The second is the Garden Warbler, another complicated song, this time from the anonymous depth of a bramble patch on the railway line. This morning’s effort was more a sub-song, a practice effort following a long journey whilst the confidence is being built for the real thing.

    As I sit to write this and unusual call for Brampton drifts across the railway line – this is the unmistakeable “keeyow” of a Buzzard. Yet to be seen, but now anticipated.

  • On not being grey

    The Stock Dove is not nondescript – although generally described as grey. But as I spotted the Bridge pair as I drove into to Norwich, it struck me how subtle their colouration really is.

    On each side of the neck a splash of verdigris, that copper pipe green, which is at this time of the year almost jewel-like in its intensity. The bird’s chest has that blush of pink that is so characteristic of many pigeon species. The wing and the back are a uniform grey which is nicely set off by the soot black wing-tips. In flight they stick together in a simple formation wherever they go. Their black wingtips show up a clear wing fringe edging.

    The Bridge pair has been concentrating on colonising the girders which support the railway bridge on the Buxton Road. There seem very few ledges but this is their favoured spot.

  • Surfing the Spring

    As a song it would win no prizes. The ‘song’ is a repetitive two note announcement that the trees are shortly to come into leaf. So remarkably dull is the song that the bird is named after it – what else is there to say? The Chiffchaff is a warbler, relatively nondescript with a seemingly green hue above and a paler buff coloured chest. It’s close relations such as the Blackcap and the Willow Warbler have slightly more elaborate songs which are welcome in any garden. The Chiffchaff on the other hand, sounds so disappointing and even slightly irritating.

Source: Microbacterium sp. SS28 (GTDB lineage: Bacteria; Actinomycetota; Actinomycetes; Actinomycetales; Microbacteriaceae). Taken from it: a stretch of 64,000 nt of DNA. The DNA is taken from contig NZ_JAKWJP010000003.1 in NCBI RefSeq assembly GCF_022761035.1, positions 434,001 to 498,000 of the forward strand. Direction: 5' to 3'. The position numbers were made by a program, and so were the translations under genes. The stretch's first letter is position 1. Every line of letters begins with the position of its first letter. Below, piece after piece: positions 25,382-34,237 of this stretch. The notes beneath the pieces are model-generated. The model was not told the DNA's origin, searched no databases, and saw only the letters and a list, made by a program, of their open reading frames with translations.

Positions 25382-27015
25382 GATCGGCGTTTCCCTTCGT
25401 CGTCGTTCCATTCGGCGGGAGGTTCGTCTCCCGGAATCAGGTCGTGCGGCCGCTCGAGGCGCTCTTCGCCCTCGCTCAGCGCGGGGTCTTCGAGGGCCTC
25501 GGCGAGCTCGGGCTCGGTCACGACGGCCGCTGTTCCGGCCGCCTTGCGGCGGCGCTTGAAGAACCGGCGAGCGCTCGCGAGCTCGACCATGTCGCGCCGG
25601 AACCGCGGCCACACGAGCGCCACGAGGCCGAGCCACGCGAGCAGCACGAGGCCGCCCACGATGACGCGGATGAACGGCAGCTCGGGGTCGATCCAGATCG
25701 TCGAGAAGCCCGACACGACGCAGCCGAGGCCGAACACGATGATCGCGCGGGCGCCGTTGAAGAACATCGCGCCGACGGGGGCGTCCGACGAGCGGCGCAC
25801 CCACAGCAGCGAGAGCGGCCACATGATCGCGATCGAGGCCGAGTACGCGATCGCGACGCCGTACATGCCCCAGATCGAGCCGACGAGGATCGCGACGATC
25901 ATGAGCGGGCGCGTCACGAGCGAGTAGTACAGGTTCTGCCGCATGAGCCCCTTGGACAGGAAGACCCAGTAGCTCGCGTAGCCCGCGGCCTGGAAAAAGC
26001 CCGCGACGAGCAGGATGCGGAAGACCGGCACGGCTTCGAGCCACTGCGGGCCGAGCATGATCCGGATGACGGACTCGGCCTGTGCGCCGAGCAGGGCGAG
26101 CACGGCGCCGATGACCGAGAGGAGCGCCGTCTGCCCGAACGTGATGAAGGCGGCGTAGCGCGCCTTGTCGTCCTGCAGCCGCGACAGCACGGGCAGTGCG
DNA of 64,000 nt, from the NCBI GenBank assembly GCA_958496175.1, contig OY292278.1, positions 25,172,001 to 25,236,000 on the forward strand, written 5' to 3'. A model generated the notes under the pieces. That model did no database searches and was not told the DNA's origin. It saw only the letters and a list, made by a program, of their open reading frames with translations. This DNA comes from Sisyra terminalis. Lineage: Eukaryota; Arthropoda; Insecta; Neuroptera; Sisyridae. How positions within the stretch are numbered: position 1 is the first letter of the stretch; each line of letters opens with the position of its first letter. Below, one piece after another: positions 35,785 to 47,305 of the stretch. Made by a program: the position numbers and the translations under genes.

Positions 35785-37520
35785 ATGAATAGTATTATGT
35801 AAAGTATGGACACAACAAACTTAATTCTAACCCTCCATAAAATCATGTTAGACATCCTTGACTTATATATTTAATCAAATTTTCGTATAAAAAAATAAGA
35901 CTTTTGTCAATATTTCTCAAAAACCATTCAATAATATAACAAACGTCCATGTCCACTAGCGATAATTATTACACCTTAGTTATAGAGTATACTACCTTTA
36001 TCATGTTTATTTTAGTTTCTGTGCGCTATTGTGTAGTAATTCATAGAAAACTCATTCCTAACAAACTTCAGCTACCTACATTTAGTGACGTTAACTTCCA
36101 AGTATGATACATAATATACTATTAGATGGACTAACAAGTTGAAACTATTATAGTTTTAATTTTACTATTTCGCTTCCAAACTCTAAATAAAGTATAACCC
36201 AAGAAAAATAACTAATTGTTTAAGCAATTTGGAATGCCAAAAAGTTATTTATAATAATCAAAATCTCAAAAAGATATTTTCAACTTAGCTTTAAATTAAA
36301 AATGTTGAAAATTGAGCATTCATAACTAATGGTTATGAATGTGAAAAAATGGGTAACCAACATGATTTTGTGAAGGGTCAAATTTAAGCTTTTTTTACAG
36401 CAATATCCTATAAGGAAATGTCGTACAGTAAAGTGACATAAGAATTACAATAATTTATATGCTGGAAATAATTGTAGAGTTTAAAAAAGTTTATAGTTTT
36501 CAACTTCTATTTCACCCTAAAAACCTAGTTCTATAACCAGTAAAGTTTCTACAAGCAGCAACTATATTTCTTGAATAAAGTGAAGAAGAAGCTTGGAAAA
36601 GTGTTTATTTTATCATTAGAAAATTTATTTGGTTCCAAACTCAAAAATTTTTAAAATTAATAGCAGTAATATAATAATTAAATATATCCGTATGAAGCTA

But the sound is welcome nevertheless. It nearly always the first summer migrant to arrive and announce itself. Early on Tuesday morning it trumpeted its arrival in Brampton. After wiling away the winter somewhere along the Mediterranean coats, perhaps in North Africa, it arrives after surfing the spring northwards. It can be heard throughout the spring, but its call is most insistent before the leaves arrive – over the next fortnight or so it will be repeating itself all over the village.

  • Beware Lords and Ladies

    Along Brampton’s verges at the moment, one plant appears to be developing faster than all of the others. This is the Cuckoo Pint or Lords and Ladies. It’s broadly arrow-shaped leaves line all the verges, but with greater concentrations on banks along the run up to the church.

    Later on in the year the plant will develop a cowled inflorescence (it cannot be called a flower) with an erect central “spadix”. It’s perceived similarity to a male organ so titillated those that observed it that it gave rise to a great number of other names of varying degrees of bawdiness; amongst these are Cows and Bulls, Wake Robin, Jack in the Pulpit, Devils and Angels, Adam and Eve, Bobbins and Naked Boys. Just take your pick. I expect that there are many more that are unpublishable.

    The fun does not stop there. The berries which the plant develops in the autumn are bitter and cause great irritation if eaten. They are reputedly one of the most common reasons for admission to A & E for accidental plant poisoning. One seventeenth century herbalist recommends grating some of the root over meat offered to an unwelcome dinner guest in order to send him packing. This does seem a bit severe and should not be encouraged at the dinner parties of Brampton.